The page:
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A remote-controlled Arduino Nerf tank

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Arduino Nerf Tank

Makers love Nerf guns, but Nathan Li takes foam-based home security to a new level with his mini Nerf tank. Naturally there’s an Arduino Uno in there, powering the mobile dart launcher.

Scruffy lookin’ Nerf tank herder

This miniature roving robot, known as M.A.T. (Modular Arduino Tank), is beautifully built. Not only is it remarkably accurate, but the dart launching mechanism is a triumph of non-lethal weapon design.

Unlike the majority of Nerf mods out there, this tank doesn’t actually use any parts from a toy gun. Attached to the front of the dart turret is a pair of flywheel motors. These spin the flywheels in opposite directions, at a pretty fast rate. An arm mounted on a servo feeds a dart into the flywheels, which propel it at an impressive lick!

The next dart is gravity fed, and simply falls into place, making it quite a rapid firing micro tank.

Testing the tank

Li takes his tank through a series of batteries, all of which show impressive results. Accuracy is spot on, which isn’t easy with notoriously unreliable Nerf darts. A five-foot muzzle velocity test achieves a whopping 35MPH dart speed. The distance test sends foam projectiles an impressive 44 feet.

Then there’s a demonstration of some excellent grouping in the accuracy test.

It’s sparked up a whole conversation over on Reddit about how the firing mechanism can be modified. The flywheel thrower operates much like baseball launchers (and this dog toy, for example), which has really captured the maker community’s imagination. Shooting dried peas seems to be a popular idea. As does the idea of building in object detection for pest control.

The maker has shared his Arduino code on GitHub. You can also find the 3D print files and a build guide on Li’s website.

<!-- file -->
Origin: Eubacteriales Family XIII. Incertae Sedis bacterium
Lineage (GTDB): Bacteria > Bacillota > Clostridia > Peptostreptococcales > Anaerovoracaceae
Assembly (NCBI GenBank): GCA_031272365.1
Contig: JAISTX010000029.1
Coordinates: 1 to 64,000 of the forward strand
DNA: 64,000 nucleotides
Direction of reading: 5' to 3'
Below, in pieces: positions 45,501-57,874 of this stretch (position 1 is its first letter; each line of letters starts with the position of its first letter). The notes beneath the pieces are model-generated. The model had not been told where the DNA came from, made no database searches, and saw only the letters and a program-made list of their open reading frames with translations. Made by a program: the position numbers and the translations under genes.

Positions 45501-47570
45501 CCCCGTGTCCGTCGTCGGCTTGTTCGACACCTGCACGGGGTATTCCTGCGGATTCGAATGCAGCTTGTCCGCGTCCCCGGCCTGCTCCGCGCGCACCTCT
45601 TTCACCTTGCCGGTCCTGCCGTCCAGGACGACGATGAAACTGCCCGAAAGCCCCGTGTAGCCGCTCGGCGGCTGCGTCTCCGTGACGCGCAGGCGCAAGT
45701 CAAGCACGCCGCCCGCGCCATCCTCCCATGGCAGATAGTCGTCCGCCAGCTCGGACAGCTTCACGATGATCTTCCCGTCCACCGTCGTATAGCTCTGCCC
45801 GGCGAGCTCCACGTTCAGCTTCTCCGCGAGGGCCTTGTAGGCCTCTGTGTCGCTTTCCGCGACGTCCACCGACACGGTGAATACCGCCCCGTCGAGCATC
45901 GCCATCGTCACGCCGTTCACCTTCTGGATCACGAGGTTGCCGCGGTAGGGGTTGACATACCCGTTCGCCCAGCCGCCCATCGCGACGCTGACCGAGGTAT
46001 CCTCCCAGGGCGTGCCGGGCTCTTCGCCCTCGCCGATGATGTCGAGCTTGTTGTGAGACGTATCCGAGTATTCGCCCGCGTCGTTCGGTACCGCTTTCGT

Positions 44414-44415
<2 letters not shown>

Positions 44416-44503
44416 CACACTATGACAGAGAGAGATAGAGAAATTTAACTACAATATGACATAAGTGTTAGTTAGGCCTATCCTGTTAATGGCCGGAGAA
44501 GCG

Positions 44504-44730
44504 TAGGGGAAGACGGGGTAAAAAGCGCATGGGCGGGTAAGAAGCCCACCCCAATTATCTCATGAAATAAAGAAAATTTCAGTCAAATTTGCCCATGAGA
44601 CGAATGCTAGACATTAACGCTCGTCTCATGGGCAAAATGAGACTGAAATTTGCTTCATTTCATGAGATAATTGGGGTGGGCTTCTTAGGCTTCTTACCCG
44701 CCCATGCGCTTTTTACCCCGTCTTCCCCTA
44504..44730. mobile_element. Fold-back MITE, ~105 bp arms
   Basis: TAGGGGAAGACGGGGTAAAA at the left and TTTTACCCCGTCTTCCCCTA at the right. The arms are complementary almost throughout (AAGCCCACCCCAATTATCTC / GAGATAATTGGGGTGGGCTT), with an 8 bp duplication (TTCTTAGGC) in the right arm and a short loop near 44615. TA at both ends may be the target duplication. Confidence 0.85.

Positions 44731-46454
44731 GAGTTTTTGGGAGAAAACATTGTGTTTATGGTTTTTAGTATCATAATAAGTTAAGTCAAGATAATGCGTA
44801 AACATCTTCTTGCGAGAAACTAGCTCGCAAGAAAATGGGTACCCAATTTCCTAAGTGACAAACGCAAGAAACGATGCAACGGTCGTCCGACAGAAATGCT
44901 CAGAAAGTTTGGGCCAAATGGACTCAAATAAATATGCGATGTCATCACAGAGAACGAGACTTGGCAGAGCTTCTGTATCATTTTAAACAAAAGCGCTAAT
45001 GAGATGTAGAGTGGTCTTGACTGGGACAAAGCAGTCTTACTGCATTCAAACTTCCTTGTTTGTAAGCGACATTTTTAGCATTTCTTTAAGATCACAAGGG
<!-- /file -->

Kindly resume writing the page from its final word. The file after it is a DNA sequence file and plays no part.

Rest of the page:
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This low-cost motion control rig helps capture high-quality shots

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Being a camera operator is tough. Having to move the camera and maintain a smooth motion can be tricky, and the speed at which it’s done is never consistent. That’s what prompted Andy to create his own motorized robotic camera rig that can move in up to four different axes simultaneously. The camera gets attached to a standard mounting plate and then placed into the gimbal. The gimbal is able to both pitch the camera up (rotate around the X axis) and rotate it side to side (called ‘yaw’ or Z-axis rotation). In order to prevent a bunch of wires from tangling around each other while spinning, each rotational axis uses a slipring to transfer electrical power and signals continuously. 

Most of the magic is housed in the electronics and software. Andy went with an Arduino Uno running Grbl firmware to translate GCODE commands into concrete actions with the stepper motors. He used a set of opto-interrupting modules that detect when an object has passed between an emitter and detector to signal when the axis is homed. And finally, a Raspberry Pi runs his custom program that takes in keyframe data, parses it, and sends it to the Uno. 

As you can see from his excellent video, the camera rig is amazing at capturing smooth, continuous shots along multiple axes. You can view more about this project on its Hackaday write-up